Tango built its video chat empire. Now it’s taking on the mobile gaming market

Tango is already one of the heavyweights of the over-the-top communications world, but now it has its sights set on being a key player in the mobile entertainment world. Tango is launching, of all things, a gaming network.

Tango isn’t going to develop games itself — though it has designed a few of those in the past. Rather, it wants to power social communications elements for the gaming industry, and it has already gained traction with one of the giants of the mobile entertainment space in Gameloft.

In the next week or so, Gameloft will launch a title called Candy Block Breaker for Tango, a game which uses the company’s communications platform as its social layer, Tango CTO and co-founder Eric Setton said. Tango is working with a dozen developers and publishers big and small, though the only other partner Setton would reveal was Australian game studio Bubble Gum Interactive.

tango-e1285864990268Tango launched as an video chat app in 2010 at GigaOM’s Mobilize conference, but in the last three years it has grown at an incredible pace, adding messaging and voice capabilities and signing up 120 million users. As Tango’s network grew, Tango began layering on content and social media elements, which became its primary revenue source. Among its popular features were a handful of social games users could play while chatting via text or voice, Setton said. The company is now hosting 20 million games sessions each month.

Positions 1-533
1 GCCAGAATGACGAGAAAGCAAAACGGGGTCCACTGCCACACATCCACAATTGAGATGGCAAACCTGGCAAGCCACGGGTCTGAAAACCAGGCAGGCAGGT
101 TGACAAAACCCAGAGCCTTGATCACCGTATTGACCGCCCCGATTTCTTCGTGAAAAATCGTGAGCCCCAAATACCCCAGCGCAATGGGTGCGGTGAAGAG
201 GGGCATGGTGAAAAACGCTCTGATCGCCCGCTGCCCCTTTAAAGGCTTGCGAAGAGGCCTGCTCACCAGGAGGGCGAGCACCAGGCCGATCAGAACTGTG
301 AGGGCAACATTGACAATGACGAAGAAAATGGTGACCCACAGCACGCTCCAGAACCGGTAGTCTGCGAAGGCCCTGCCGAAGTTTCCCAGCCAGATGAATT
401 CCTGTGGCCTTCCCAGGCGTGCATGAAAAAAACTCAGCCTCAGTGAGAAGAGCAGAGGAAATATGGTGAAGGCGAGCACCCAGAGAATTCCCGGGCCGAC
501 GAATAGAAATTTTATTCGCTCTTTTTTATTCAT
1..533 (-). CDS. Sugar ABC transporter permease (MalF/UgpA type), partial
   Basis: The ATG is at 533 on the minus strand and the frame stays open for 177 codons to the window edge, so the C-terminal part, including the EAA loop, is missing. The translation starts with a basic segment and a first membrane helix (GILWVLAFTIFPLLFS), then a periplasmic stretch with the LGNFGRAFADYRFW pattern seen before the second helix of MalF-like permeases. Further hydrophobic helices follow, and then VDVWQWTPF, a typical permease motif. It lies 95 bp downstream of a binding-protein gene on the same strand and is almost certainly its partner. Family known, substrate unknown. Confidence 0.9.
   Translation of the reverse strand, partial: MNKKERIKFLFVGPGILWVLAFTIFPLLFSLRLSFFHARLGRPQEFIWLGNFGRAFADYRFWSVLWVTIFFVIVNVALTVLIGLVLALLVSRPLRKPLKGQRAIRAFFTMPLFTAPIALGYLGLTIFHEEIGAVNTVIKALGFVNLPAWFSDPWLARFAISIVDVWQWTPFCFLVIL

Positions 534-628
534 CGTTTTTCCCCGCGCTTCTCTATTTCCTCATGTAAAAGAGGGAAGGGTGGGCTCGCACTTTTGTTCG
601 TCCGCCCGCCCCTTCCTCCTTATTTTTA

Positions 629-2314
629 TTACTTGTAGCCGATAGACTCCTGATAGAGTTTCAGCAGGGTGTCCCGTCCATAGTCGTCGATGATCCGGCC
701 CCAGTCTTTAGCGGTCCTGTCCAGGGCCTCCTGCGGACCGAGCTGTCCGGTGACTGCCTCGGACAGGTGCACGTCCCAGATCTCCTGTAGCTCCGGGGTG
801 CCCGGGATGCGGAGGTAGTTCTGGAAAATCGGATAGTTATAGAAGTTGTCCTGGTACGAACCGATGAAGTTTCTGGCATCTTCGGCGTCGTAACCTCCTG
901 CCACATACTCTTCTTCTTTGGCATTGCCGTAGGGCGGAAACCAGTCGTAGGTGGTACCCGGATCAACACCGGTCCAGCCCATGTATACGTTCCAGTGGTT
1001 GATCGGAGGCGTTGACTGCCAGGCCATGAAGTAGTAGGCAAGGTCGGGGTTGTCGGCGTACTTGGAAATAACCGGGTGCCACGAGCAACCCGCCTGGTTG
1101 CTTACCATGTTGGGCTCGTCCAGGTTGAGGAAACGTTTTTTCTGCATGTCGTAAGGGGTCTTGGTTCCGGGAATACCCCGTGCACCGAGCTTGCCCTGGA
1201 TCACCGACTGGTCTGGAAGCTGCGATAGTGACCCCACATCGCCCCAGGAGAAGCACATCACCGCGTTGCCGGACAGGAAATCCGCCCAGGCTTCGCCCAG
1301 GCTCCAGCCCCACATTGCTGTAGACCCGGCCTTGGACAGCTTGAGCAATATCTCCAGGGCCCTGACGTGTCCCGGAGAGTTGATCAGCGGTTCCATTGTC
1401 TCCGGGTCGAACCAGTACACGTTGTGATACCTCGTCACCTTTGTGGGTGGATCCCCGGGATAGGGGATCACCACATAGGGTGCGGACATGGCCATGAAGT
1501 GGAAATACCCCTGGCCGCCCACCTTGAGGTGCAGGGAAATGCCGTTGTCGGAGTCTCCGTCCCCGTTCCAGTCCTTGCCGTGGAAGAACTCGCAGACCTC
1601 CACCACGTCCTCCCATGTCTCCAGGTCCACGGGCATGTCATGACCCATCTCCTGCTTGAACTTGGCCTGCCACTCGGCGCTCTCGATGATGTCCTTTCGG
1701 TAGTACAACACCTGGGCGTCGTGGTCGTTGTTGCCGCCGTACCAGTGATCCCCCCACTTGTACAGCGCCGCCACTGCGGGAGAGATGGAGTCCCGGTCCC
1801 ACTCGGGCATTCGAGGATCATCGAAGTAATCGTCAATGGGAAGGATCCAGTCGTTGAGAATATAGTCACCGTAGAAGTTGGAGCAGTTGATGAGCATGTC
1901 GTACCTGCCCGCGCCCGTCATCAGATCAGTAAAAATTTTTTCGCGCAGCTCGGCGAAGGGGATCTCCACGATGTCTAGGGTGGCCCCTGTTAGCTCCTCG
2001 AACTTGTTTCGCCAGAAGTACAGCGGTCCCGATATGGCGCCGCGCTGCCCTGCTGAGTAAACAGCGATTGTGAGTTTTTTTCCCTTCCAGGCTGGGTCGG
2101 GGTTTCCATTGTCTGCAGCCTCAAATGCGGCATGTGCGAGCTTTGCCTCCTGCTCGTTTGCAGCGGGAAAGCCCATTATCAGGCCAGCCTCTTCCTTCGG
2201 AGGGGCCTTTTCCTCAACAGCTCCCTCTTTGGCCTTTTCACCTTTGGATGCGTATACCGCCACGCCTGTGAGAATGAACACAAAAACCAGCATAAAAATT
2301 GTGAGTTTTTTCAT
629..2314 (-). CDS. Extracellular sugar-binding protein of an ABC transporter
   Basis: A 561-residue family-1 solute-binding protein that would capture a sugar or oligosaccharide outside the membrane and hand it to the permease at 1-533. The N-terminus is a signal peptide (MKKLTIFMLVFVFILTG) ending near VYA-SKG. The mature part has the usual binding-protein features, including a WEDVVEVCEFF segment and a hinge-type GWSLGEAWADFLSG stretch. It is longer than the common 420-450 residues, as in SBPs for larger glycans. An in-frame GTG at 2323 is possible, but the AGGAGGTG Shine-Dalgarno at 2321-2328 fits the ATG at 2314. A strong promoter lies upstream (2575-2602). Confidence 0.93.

Social networks like Facebook(s fb) have evolved into communications networks, and Tango felt that street ran both ways. With a huge user base under its belt, the company could turn its underlying network into a platform for social gaming communication.

It has released an SDK that developers can use to integrate messaging, voice and video chat features into their social, multiplayer and networked games. Bigger shops like Gameloft will still host their own gaming sessions, overlaying Tango’s features on top, while smaller outfits can actually host their gaming sessions on Tango’s network, Setton said.

The idea is that anyone who is a Tango customer will be instantly available over the gaming network, and gamers can use their address books within game sessions just as they would use them in the Tango app. In addition, to communications services, Tango can provide basic gaming social layer features, such as point tracking, standings and leader boards. Tango will make its money through revenue share agreements.

Tango isn’t the first OTT provider to try this model. KakaoTalk and Line have pioneered the concept in Asia, though Tango will be the first tackle it in the West. “In my opinion this is going to the business model for the entire mobile industry,” Setton said.

It’s becoming increasingly difficult to charge for communications services, so most OTT providers are forced to give their core messaging, voice and video chat features away for free, Setton said. The only way to make money is to use those networks as conduits for paid content.